State lawmakers want more funding for workers and human services in the state budget compared to what Gov. Kathy Hochul wants as workforce sectors across the state remain under-resourced and much of the executive's proposal reduces spending ahead of projected future deficits.

With all members of the Legislature up for election this fall, it's no surprise they'll fight for more, which left several members of the governor's cabinet to defend her proposed cuts at Wednesday's budget hearing on human services in Albany.

"We are all trying to figure out how to support the workforce with the ability to invest in certain sectors more than others," state Office of Children and Family Services (OCFS) acting Commissioner Suzanne Miles-Gustave said during Wednesday's testimony.

Child care providers have largely bounced back after hundreds closed their doors during the pandemic, and last year's budget expanded aid for care to thousands of families. The state had 17,447 child care providers across the state at the end of 2023, up from 17,161 in 2021, according to the OCFS. 

Hochul's $233 billion budget proposal maintains last year's $7 billion commitment to child care over four years and $1.8 billion in subsidized care.

Miles-Gustave told lawmakers the department is analyzing a new, higher market subsidy rate to be released in October as the state's current subsidy rates fall short of the true cost of care. 

But low pay for staff continues to be the largest barrier to access as the state's Child Care Availability Task Force explores how New York could work toward a universal child care program.

Miles-Gustave deferred questions from lawmakers about increasing taxes on the rich to afford a universal system for the Legislature and Second Floor to negotiate, but noted more funding would always be welcome.

"Like with any industry, if we had any greater investment, we could do more," Miles-Gustave said. "We all can agree that all of our social services industries would like more."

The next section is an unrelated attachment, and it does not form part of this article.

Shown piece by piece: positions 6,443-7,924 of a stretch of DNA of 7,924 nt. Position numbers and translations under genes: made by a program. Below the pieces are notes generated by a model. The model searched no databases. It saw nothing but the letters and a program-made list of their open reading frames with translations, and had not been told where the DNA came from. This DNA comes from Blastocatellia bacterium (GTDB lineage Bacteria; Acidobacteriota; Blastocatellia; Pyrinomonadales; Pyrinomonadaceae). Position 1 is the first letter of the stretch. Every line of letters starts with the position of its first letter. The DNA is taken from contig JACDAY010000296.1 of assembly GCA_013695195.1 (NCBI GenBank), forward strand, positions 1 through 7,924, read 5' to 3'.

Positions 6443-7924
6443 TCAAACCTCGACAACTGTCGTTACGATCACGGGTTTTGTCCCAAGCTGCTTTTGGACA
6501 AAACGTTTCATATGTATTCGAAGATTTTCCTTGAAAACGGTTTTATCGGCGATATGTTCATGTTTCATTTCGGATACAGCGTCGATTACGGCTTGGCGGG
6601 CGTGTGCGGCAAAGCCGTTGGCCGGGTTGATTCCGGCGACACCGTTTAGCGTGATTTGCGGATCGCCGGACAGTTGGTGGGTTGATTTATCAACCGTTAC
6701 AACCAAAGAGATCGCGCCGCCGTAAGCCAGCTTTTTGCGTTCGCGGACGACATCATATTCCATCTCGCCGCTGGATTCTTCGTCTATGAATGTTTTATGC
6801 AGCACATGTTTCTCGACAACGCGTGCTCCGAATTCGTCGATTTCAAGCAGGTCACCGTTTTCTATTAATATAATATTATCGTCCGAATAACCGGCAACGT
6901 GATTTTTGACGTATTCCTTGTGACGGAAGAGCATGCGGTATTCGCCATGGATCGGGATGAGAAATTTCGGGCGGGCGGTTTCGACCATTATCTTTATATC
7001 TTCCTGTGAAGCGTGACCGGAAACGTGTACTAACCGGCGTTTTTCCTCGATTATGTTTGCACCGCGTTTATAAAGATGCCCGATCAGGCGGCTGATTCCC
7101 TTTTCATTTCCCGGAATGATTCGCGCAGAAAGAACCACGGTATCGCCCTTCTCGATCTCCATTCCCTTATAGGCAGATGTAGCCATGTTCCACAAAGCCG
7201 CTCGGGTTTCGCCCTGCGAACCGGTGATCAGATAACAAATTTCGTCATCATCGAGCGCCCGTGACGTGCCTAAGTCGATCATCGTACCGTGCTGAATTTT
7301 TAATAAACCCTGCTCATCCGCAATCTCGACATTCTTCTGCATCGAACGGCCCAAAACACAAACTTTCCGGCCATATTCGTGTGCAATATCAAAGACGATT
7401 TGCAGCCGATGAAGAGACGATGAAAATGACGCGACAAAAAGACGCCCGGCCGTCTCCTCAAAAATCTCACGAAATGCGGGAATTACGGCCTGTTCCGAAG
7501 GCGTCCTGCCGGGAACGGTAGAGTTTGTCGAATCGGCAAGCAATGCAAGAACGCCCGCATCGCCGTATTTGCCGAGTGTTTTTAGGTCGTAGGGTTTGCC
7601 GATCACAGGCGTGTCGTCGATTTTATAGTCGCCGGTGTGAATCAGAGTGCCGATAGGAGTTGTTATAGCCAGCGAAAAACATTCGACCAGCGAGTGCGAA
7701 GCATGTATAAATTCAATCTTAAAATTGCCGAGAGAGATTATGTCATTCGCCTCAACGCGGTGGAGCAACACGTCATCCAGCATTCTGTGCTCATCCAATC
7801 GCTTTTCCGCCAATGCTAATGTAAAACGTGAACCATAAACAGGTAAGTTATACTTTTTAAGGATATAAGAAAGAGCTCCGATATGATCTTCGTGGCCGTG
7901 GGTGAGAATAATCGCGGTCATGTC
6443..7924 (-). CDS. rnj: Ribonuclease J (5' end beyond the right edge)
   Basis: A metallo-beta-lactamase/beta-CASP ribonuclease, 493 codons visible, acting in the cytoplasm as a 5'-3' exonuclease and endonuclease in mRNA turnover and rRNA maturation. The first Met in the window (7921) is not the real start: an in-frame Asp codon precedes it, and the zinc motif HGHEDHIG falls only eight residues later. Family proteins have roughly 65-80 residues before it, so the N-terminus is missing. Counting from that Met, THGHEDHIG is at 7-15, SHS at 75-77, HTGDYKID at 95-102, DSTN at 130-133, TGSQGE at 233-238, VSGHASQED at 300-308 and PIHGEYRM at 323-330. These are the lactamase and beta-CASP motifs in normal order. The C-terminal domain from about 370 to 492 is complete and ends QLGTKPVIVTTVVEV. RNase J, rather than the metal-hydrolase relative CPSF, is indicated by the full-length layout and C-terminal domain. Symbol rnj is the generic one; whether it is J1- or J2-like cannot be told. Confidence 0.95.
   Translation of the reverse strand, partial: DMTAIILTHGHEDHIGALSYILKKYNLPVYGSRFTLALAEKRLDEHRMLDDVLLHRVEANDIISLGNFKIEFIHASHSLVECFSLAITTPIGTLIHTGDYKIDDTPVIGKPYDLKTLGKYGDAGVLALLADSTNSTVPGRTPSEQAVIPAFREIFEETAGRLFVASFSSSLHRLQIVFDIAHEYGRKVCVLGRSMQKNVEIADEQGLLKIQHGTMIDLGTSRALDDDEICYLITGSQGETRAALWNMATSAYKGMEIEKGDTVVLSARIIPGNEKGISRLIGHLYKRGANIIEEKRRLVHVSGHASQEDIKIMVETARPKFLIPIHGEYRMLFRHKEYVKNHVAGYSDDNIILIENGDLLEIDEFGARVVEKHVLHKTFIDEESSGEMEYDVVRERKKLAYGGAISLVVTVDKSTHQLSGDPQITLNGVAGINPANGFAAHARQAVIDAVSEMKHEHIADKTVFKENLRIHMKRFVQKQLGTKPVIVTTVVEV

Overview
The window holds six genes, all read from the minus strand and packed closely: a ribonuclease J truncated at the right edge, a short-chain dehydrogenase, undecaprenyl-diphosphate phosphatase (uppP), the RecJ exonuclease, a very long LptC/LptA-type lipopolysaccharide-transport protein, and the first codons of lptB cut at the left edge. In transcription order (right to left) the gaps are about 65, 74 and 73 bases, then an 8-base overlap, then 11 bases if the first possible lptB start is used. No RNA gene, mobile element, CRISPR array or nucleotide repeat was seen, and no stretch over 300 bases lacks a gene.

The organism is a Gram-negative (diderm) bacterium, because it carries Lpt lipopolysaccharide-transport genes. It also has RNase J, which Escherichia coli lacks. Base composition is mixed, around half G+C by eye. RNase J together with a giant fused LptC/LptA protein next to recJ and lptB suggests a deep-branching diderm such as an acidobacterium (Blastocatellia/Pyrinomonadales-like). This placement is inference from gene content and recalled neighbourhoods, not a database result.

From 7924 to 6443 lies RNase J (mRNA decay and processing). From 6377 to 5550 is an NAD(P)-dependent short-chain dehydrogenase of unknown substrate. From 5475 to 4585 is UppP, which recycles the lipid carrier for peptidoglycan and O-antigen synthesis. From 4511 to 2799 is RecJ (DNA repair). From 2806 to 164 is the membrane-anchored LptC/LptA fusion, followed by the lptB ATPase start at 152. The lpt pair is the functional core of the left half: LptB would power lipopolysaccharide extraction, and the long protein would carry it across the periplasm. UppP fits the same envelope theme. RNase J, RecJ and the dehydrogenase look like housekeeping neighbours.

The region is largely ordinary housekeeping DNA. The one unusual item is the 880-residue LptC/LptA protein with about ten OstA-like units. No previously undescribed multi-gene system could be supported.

Leaders with AARP New York are upset about Hochul's cuts made to the State Office For the Aging, including $9.3 million legislative addition from non-Medicaid home care, meal delivery programs and the Long-Term Care Ombudsman Program, which provides oversight of adult care facilities. They want an additional investment of $51 million to make up for the lost funding and help about 16,000 people on waitlists waiting for care.

Beth Finkel, state director of AARP New York and leaders from Lifespan and LiveOn NY sent a letter to legislative leaders Wednesday pushing the Legislature to restore the funding in their one-house budgets.

"We know it's a tough budget year, but honestly, SOFA has the smallest budget in New York state," Finkel said. "It's minuscule. It's under 1%."

Assembly Aging Committee chair Ron Kim challenged State Office for the Aging Acting Director Greg Olsen about the governor's cuts to the agency, which helps connect older New Yorkers to non-Medicaid programs.

He argues higher investments in the department could help save the state billions of dollars in growing Medicaid costs over time — critical as Hochul proposed $1.2 billion in Medicaid cuts to home care, nursing homes and managed long-term care and more.

Olsen replied he's confident the state's ongoing development of a new Master Plan for Aging will properly direct the state's future support of services for elderly New Yorkers.

"I believe that the governor wants to create a mechanism to look at, not siloed approaches, but a whole system's approach," Olsen said.

Assemblywoman Jessica González-Rojas sponsors legislation to increase the minimum SNAP, or food stamps, benefit available for low-income New Yorkers as some people receive monthly payments of $23.

The assemblywoman's bill would increase the minimum benefit to $100, and she's pushing for its inclusion in the final budget, citing a recent state Health Department report showing 1 in 4 New Yorkers struggle with food insecurity.

State Office of Temporary and Disability Assistance acting Commissioner Barbara Guinn said she'd support the increase.

Lawmakers are also displeased with $2.4 million in cuts to the state Department of Veterans' Services, and criticized the way the agency has not increased its staff since being elevated to a department in 2022.

Veterans Services Department Commissioner Viviana DeCohen said the department secured more than $800 million in tax-free federal benefits for veterans and their families, and will use $1.25 million in the governor's budget to hire more staff.

But the commissioner denied the $2.4 million funding reduction is a cut, and told lawmakers the department nets results in areas they don't see, including the women veterans trail and resources for suicide prevention.

"We have our veterans at the table, and they all are being fed," DeCohen said. "...But I don't have to tell you that we're standing on a beach with sand and what we have done with the sand is not to ask for more sand. But we have done in showing for the dollars of bringing in over $800 million speaks for itself."

Hochul's office did not return a request for comment about the AARP letter and the organization's accusations the executive budget is ageist and fails older New Yorkers.